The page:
News Archive: April, May, June
The large majority of young people who experience suicidal thoughts or self-harm experience only mild or moderate mental distress.
Researchers from Cambridge University found that young people who thought about suicide or engaged in self harm were at medium risk for mental distress, rather than having obvious symptoms from a diagnosable disorder.
“In two large and representative samples of young people, one replicating the other, we found that the majority of those who had suicidal thoughts or so called non-suicidal self-injury (NSSI) were at medium risk in terms of mental distress. The minority of subjects with very high distress were at greatest risk, but there aren’t very many of such people, so they generate few of the total individuals with suicidal thoughts or NSSI,” Professor Peter Jones, senior author of the study and a professor at Cambridge’s Department of Psychiatry told Theravive.
Antidepressants linked to increased suicide and self-harm in teens
• Antidepressants linked to increased suicide and self-harm in teens
• Australian researchers note a link between rising antidepressant usage and rising suicide rates in youth.
• The top method for self-harm and suicide in younger age groups is overdosing antidepressants.
In 1947, Dr. Howard Rusk published an article in the NY Times. The doctor is advocating for better public education on issues of mental health. Considered to be the founder of rehabilitation medicine, Rusk was trying to destigmatize mental disorders in the same manner as physical disorders.
Psychiatrists were facing an upward battle. “Madness” was considered an aberration, not a treatable ailment, in a health care system that was increasingly relying on pharmacology. Thanks to a new class of tranquilizers showing promising results, Rusk drew a parallel between diseases of the brain and diseases of the body.
“We must realize that mental problems are just as real as physical disease,” he wrote, “and that anxiety and depression require active therapy as much as appendicitis and pneumonia.”
How To Stay Informed, But Protect Your Mental Health
Fun is not a word anyone would use to describe watching the news during the past few months. Necessary is more like it. Perhaps that, and the fact that people are cooped up in their house, is why TV news viewership is surging. The three broadcast evening news shows are seeing their highest numbers in 15 years.
The trouble is that it is very hard to balance informing yourself with the feelings you get when you watch. Sometimes simply turning on the television can feel exhausting, or like it is worsening your overall emotional state. You’re not alone.
The National Suicide Prevention hotline number is changing in 2022
The National Suicide Prevention Lifeline number is being shortened to three digits to make it easier to remember and reduce the stigma around mental health.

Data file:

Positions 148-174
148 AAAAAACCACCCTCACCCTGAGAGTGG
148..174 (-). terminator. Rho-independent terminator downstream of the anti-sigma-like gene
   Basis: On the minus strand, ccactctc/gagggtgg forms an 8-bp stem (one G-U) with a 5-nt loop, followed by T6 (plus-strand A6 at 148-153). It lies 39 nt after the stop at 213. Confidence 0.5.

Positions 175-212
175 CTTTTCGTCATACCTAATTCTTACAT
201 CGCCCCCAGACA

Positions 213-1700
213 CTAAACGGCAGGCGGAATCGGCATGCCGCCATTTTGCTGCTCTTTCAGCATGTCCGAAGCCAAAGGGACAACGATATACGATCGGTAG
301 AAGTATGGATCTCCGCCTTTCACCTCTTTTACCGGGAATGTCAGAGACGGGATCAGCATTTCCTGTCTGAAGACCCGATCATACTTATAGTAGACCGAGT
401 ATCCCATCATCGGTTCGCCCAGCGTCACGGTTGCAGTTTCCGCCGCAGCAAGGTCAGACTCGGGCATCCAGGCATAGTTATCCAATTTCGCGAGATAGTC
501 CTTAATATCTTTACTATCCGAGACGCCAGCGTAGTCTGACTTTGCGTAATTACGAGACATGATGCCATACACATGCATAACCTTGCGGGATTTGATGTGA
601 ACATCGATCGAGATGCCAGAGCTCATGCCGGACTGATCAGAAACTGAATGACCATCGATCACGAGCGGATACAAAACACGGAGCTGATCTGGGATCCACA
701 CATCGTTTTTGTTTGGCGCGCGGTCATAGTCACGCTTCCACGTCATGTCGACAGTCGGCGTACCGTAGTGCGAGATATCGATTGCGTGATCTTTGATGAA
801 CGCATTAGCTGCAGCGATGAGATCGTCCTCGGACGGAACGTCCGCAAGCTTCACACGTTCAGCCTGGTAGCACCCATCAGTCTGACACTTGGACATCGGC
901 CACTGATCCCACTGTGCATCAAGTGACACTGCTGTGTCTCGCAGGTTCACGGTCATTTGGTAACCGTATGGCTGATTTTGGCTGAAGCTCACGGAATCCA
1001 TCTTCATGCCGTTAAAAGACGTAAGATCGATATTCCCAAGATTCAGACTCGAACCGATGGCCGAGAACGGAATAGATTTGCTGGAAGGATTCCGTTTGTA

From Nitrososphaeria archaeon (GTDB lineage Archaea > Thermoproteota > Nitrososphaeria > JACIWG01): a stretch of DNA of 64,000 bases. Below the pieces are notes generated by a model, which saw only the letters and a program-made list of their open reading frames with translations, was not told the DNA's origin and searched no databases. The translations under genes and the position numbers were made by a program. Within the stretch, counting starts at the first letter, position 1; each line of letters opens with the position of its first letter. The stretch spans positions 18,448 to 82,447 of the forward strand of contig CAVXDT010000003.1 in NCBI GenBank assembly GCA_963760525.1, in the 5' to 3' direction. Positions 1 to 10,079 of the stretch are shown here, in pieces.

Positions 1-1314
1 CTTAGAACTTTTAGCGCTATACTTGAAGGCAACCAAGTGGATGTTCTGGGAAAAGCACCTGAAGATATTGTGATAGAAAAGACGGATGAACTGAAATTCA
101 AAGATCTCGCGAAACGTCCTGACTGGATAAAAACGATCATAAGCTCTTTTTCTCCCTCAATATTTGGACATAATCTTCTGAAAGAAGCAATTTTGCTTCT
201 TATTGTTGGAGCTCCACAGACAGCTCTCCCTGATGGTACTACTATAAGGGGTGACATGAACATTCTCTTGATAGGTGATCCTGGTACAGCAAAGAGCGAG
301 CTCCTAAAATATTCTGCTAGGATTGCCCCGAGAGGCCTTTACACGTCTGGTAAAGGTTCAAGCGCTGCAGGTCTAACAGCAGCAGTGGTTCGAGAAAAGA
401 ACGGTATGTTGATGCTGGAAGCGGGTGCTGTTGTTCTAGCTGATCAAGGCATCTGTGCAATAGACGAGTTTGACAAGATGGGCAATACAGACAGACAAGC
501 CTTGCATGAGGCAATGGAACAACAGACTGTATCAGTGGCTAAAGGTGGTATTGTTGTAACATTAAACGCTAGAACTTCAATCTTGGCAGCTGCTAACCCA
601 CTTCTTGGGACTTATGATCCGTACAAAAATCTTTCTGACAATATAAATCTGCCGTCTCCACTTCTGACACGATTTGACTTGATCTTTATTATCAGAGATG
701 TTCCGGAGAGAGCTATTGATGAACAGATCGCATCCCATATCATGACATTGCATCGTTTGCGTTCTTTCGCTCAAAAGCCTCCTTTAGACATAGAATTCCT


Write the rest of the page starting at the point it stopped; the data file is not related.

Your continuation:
The chairman of the Federal Communications Commission spoke exclusively on TODAY Tuesday about the coming change of the National Suicide Prevention Lifeline number to 988, a switch the agency said will help fight the stigma associated with mental health.
Ajit Pai said the hotline will change from its current number of 1-800-273-TALK (8255) to make it similar to 911 calls for emergencies. The new number is expected to be implemented across the country by July of 2022, Pai said.
Brief Interventions Could Reduce Risk of Suicide
A single intervention could pay dividends for individuals at risk of suicide ideation, according to new data.
A team, led by Stephanie K. Doupnik, MD, MSHP, PolicyLab, Center for Pediatric Clinical Effectiveness, Division of General Pediatrics, Children’s Hospital of Philadelphia, examined whether brief interventions delivered in a single encounter to individuals at risk of suicide could improve patient outcomes.
In the systemic review and metal-analysis, the investigators identified 14 studies involving 4270 patients.
The investigators sought primary outcomes of subsequent suicide attempts, linkage to follow-up care, and depression symptoms at follow-up. They measured suicide attempts and linkage to follow-up using validated patient self-report measures and medical record reviews.
Suicide risk: Recognizing and responding during COVID-19
During the COVID-19 pandemic, some people with mental health problems may be at elevated risk for suicide. This is because the levels of stress that many are experiencing can lead to feelings of hopelessness and despair. People who are already in treatment for suicide risk may need additional support. This includes people who are having suicidal thoughts as well as those with a recent history of suicidal thoughts or a suicide attempt.